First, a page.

The Happening… Not The One With Mark Wahlberg.

Kaprow Allan, “Untitled Guidelines for Happening (1965)”

Allan Kaprow, one of the first creators of happenings, wrote the article “Untitled Guidelines for Happenings” in order to give a step-by-step guide on how to achieve a successful happening. Kaprow’s article begins by explaining how the blending of art and everyday life should always change, and that the mixing of the two should be indiscernible. Kaprow goes on to explain that he believes that everything involved with the happening should stay away from the arts. His belief is that the people involved will put restrictions on themselves in order to maintain the order of what is art. However Kaprow states, “ Artistic attachments are still so many window dressings, unconsciously held on to legitimize an art that otherwise might go unrecognized.”(709) Kaprow continuous to write about how the location of the happening should not be static; that the event should spread, almost to the point that each event could be describe as an individual happening itself. Kaprow moves on to the timing of the event, which he states, “should be variable and discontinuous.”(710) He describes how, unless specifically stated otherwise, a happen should not rely on time, and have a fixed ending. He believes that each occurrence should naturally end, even if one ends significantly before the other. He states that the happening should only happen once, further elaborating that even if one wanted to reconstruct a happening that it would not be the same as the previous one, therefore becoming a completely different work of art. Finally he states that the audience must be eliminated. This final act would seemingly eradicate the happening.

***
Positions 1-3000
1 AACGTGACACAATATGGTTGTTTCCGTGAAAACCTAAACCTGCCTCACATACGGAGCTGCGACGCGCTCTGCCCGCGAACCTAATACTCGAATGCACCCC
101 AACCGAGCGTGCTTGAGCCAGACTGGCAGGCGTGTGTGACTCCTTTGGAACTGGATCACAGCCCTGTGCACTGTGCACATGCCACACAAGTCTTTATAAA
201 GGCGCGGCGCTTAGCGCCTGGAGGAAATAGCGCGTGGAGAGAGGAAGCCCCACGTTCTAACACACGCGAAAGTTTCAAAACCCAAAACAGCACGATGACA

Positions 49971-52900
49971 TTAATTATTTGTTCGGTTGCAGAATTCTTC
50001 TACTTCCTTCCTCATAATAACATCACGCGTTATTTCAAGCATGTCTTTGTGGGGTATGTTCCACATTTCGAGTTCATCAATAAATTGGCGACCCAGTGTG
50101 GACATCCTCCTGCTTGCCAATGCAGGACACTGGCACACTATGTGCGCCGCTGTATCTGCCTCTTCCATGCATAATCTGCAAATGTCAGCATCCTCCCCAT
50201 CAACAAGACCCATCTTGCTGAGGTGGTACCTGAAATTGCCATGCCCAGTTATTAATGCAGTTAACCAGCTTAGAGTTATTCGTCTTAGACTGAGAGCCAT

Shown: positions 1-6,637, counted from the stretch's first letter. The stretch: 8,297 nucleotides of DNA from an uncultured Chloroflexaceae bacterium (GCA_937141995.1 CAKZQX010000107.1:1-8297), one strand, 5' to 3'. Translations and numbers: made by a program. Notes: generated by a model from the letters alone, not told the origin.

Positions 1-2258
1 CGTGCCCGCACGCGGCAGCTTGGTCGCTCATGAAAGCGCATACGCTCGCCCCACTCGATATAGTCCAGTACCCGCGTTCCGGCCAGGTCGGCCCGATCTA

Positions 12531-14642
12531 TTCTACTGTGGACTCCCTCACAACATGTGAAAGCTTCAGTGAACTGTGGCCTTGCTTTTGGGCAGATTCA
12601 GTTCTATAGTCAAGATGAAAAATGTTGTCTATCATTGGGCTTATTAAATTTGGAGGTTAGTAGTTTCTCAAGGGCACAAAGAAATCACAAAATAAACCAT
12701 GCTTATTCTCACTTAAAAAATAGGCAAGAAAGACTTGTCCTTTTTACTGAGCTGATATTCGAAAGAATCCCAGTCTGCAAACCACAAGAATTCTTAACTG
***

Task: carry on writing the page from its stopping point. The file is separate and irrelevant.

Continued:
Kaprow’s Yard is an excellent example on the blending of real life and art. Kaprow achieved Yard by filling the back area of the Martha Jackson Gallery’s backyard with hundreds of tires, essentially creating a junkyard. He then invited ordinary people to sit on, play, or move the tires around as they please. Having the interaction between the people and the tires further blend real life and art.

-Trevette  Cat.

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